ESSAY- Not so 'fine': Suspending licenses hurts the poor
Do you believe that someone driving on a suspended license is dangerous? He or she may be, but chances are he's just a person who hasn't paid a fine for something as simple as a speeding ticket or failure to stop at a stop sign.
Virginia law provides that if people do not pay traffic fines by the due date, their license is automatically suspended. For most middle-class people, such a ticket is an inconvenience and a minor hit to the wallet.
Most tickets are at least $90. For an indigent person or a member of the working poor, this can be a major hit. Often the choice for them is paying rent or other essentials, or paying the ticket. If they don't pay the ticket and they're caught driving, it's a class-one misdemeanor punishable by jail and/or a fine.
For a first offense, the penalty is usually a fine and perhaps a suspended jail sentence. But if they're caught a second time, they're probably going to be looking at some active jail time– maybe a couple of days, maybe more, depending on the judge. The third time triggers a mandatory minimum sentence of at least 10 days in jail.
Remember this applies merely to driving while their license is suspended.
Almost invariably, the only people subjected to jail time for this type of offense are the indigent. Middle class people may grumble, but they get their license back and are not at risk of going to jail. An Army colonel recently was caught driving on I-95 with a suspended license. He had several outstanding unpaid tickets amounting to several hundred dollars. By the time he came to court, the tickets had been paid and his driver's license was in pristine condition. Indigent people without that kind of disposable income don't have that option.
"Distracting Miss Daisy"
A thought-provoking article, in the July/August issue of Atlantic Monthly, "Why stop signs and speed limits endanger Americans," explains why punishing the late Justice Lewis Powell (and countless thousands of other Americans) for rolling stops and dry-pavement "speeding" might actually make U.S. roads less safe than those in the U.K.
If you're thinking these people shouldn't have been ticketed in the first place, you're right, but remember human beings are an imperfect species, and a lot of people get traffic tickets. Late U.S. Supreme Court Justice Lewis F. Powell was the personification of rectitude. He failed to come to a complete stop one day while driving in Richmond and was given a ticket for a "rolling stop." He paid up. Who among us can say he's never been guilty of a rolling stop?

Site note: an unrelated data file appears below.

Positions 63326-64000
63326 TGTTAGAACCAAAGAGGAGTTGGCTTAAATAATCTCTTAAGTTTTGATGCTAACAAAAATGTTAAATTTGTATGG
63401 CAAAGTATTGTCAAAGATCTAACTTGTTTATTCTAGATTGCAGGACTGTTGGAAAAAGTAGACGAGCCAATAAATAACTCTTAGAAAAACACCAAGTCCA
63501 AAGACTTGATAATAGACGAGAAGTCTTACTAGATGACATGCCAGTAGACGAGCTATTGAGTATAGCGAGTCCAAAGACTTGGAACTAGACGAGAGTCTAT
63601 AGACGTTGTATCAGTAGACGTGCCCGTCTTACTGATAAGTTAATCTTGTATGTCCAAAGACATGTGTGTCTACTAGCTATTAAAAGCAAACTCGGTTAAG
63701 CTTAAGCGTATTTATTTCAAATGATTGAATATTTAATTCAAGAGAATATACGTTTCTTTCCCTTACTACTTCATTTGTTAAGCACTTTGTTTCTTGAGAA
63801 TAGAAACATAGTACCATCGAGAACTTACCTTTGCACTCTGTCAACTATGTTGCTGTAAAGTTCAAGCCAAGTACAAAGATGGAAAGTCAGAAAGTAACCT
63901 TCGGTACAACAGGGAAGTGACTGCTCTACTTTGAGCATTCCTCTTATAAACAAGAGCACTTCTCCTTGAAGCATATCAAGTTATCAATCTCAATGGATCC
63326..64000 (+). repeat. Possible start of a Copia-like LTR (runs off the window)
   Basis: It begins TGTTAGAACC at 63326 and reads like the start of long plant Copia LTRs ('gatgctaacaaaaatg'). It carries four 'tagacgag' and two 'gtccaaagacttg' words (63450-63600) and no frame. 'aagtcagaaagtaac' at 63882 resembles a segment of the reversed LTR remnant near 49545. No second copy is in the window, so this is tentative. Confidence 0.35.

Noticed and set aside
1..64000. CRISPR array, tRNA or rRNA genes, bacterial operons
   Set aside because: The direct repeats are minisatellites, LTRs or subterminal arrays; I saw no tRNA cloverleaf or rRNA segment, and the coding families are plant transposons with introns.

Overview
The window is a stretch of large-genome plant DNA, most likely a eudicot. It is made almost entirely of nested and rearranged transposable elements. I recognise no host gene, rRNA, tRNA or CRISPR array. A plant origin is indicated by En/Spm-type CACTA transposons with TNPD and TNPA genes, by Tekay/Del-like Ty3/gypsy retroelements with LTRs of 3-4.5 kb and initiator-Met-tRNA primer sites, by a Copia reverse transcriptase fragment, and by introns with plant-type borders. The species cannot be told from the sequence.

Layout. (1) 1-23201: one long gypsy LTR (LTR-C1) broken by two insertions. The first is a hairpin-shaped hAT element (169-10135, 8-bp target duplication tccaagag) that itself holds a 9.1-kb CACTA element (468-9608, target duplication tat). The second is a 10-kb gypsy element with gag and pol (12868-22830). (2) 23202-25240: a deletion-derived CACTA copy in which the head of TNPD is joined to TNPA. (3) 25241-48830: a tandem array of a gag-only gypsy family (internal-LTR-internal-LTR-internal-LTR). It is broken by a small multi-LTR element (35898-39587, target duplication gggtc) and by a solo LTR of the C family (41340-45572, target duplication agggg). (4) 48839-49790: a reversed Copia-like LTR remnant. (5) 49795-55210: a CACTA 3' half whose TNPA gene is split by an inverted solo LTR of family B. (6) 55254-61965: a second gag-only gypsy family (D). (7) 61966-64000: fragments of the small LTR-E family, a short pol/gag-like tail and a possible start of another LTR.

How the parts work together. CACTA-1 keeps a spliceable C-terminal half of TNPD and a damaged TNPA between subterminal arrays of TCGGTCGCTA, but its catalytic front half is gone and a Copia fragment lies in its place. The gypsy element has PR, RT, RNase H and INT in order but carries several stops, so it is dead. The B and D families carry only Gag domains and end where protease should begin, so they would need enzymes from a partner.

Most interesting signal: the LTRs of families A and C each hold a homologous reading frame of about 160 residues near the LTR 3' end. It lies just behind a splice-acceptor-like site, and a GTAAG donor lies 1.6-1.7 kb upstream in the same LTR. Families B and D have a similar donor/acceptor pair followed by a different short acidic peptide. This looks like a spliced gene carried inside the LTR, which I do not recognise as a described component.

Obviously the purpose of suspending someone's license (in this context) is to insure that people do pay their fines. A middle class friend of mine confessed that, having experienced having his license suspended, if it weren't for the threat of another suspension, he might not pay his tickets.
Indeed, the threat has been so successful that it has undergone "mission creep." Licenses are now suspended for failing to pay fines and costs on regular criminal cases that have nothing to do with driving. Suspension has also been expanded to include non-payment of child support. The problem is, if you take away someone's driver's license for not paying child support, it can be a problem for him or her to get to work. This is obviously counterproductive; if parents can't work, they're probably not going to pay child support.
Virginia's late infamous Civil Remedial Fees (a.k.a. "abusive driver fees") exacerbated the situation of suspended licenses. Those fees, which could amount to $1,000 or more, began to affect the middle class, and so extreme was the ensuing public outcry that the General Assembly quickly repealed them
An organization has been formed to help people get their license back so they can work. It's a bipartisan group whose board includes a former Republican Attorney General and the Democratic leader in the House of Delegates. The name of the group is "Drive to Work" and its stated purpose is "...to assist low income and previously incarcerated persons to restore their driving privileges so they can drive to work and hold a job."
This group can help low-income people get a restricted license so they can drive to work, and can help them navigate the court system so they can eventually have their full driving privileges restored. The organization cites Virginia DMV statistics that more that 1 million drivers in Virginia had a suspended license in 2007.
The website for the organization is drivetowork.org, and the telephone number is 804-358-6727. Everyone who has a friend or loved one with a suspended license should contact this group and try to have their license restored, so they can indeed drive to work.
The author is a former Charlottesville Commonwealth's Attorney. He studied and taught Criminal Justice at Florida State University and currently serves as an assistant Commonwealth Attorney in Emporia and Greensville County.